Many people go to Machu Picchu for different reasons. Some may  go for the sweeping views of mountain and old ruins, adventure, or the magic of the landscape. Others go for life long dreams or spiritual journeys leading up to this one moment of clarity and insight. A mile marker in ones life to signal something significant. Perhaps it’s the lure of the Inca, a familiarity that draws us near to something ancient and beautiful. Sometimes it’s all of the above.

It is truly an experience. For me it was all of the above. It was an accomplishment. A lifelong dream to travel the world and sail the seven seas only to find that Machu Picchu is where I wanted to go the most out of all the places on this earth. To finally get there and see the city laid out in patterns of stone with a view from a real estate standpoint that was worth billions, was indescribable. Our ancient ancestors called man was really no different than we are today.

Running water flowed effortlessly throughout the city, using gravity to pull the streams downward from the towers of mountain streams all the way to the depths below. Running water in baths and outlets used for farming. The hillside was is and will always be perfect for placing a city so strategically that even the way to sun hits the city in the morning offers to humans rituals and gratitude.  These people understood, or just didn’t complicate things much, used nature in it’s natural form as a tool to help sustain nature itself and not degenerate it. Even to this day the city of Ollantaytambo uses this method for running water.

They had temples that held some sort of significance either in location, aligning with north, south, east, and west, or a deep significance of symbolism where part of the mountain, it’s features and shape, had a story to tell. Their houses were small yet comfortable and many had gardens or a wonderful view from their windows.

Early in the morning the sun hides behind the tall black shadows of the mountain peaks of the Andes. The yellow glow inching it’s way slowly and spreading it’s wings of light perfectly and hitting directly onto the Mountain Peak leading the city to awaken, Huayna Picchu.  How they built even on this peak with the tools they had mesmerizes the 21st century brain where everything is so easy with technology. Huayna Picchu is the first to see the sun while the rest of the city sleeps. As the sun rises slowly the rest of Machu Picchu is flooded with sunlight and can now begin the day. I can only imagine that at sunset Huayna Picchu is also the last to see the sun before the city dwells in darkness.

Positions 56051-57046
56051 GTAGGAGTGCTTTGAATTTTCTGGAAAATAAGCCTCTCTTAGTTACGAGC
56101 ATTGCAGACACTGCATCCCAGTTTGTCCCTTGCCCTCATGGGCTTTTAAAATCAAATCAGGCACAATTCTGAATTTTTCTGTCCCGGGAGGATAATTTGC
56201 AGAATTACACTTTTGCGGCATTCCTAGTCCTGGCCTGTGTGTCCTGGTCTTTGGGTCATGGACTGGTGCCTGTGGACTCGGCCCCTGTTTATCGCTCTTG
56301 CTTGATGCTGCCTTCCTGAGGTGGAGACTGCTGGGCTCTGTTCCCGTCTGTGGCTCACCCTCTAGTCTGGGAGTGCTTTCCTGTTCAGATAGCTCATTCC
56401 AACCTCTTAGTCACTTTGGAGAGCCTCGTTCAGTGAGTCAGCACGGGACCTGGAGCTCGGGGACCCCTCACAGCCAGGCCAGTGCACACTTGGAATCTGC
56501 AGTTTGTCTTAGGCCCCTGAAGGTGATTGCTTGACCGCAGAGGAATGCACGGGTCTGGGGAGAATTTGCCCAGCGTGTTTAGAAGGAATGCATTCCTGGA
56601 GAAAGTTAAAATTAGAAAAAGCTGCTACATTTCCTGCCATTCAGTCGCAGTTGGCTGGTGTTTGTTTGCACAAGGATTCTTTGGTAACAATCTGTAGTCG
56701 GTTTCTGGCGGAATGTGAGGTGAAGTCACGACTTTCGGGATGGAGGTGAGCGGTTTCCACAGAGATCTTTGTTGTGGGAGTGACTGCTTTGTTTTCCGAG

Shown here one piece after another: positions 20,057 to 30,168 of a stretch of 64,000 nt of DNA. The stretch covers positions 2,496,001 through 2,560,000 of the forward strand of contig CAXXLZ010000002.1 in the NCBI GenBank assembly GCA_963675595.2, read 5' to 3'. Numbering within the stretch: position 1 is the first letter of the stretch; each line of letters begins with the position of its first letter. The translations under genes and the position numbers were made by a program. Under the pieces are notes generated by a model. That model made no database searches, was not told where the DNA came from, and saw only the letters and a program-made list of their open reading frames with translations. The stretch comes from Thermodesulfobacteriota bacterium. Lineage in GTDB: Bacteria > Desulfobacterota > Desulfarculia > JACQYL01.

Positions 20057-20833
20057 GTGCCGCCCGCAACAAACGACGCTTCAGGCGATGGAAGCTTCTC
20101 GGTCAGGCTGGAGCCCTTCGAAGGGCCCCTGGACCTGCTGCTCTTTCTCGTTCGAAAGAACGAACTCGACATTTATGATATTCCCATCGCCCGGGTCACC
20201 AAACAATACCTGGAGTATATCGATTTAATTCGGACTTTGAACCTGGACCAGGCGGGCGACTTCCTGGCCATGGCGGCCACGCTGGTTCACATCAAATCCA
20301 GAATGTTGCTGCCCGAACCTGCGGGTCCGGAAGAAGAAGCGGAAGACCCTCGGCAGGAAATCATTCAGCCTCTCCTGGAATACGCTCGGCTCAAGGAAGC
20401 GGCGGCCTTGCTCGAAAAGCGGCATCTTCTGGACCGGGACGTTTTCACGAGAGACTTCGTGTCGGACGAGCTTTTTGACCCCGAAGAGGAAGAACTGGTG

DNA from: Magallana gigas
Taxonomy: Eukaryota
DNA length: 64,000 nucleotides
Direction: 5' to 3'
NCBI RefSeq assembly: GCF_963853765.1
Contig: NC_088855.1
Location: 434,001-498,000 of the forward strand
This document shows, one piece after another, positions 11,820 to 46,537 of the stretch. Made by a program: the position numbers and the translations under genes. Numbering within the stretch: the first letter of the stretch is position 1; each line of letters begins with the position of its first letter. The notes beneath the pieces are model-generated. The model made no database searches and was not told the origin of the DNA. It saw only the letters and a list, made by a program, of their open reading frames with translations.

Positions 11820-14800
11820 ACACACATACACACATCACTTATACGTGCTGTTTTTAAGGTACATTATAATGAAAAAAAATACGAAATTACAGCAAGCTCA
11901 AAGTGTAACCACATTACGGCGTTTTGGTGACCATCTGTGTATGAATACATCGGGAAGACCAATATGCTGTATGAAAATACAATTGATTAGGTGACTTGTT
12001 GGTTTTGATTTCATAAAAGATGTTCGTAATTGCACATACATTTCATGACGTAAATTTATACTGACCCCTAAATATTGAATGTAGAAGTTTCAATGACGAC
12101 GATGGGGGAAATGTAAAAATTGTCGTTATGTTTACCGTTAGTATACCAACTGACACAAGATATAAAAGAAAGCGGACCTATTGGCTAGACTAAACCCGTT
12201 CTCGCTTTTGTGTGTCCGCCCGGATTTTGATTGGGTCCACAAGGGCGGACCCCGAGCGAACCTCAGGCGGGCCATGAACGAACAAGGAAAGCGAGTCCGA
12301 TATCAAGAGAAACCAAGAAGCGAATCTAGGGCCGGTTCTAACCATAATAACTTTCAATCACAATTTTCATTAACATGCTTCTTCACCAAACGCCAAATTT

I did not get a tour guide  because I felt that it would keep the city clouded in mystery. And possibly because I did not want to pay 60 Sols at the time. Either way the experience was just as a I knew it would be, a significant pilgrimage of the spirit rising to new heights and realizing that God is greater than all of of this beauty combined and that heaven could truly be here on earth, but that the fruit of the spirit is a more beautiful heaven than any material beauty could ever be.

As I was ascending Huayna Picchu and I stood for a moment at the top in silence these collections of reflective thought were, is, and are my most treasured. That although I appreciated this opportunity, it is truly about the process of the journey and not about the destination itself. The destination is never ending.

I end this blog post with the beginning of my trek to Machu Picchu because endings are truly beginnings and beginnings endings.

Much love and much gratitude,


Published by Sarah McCourt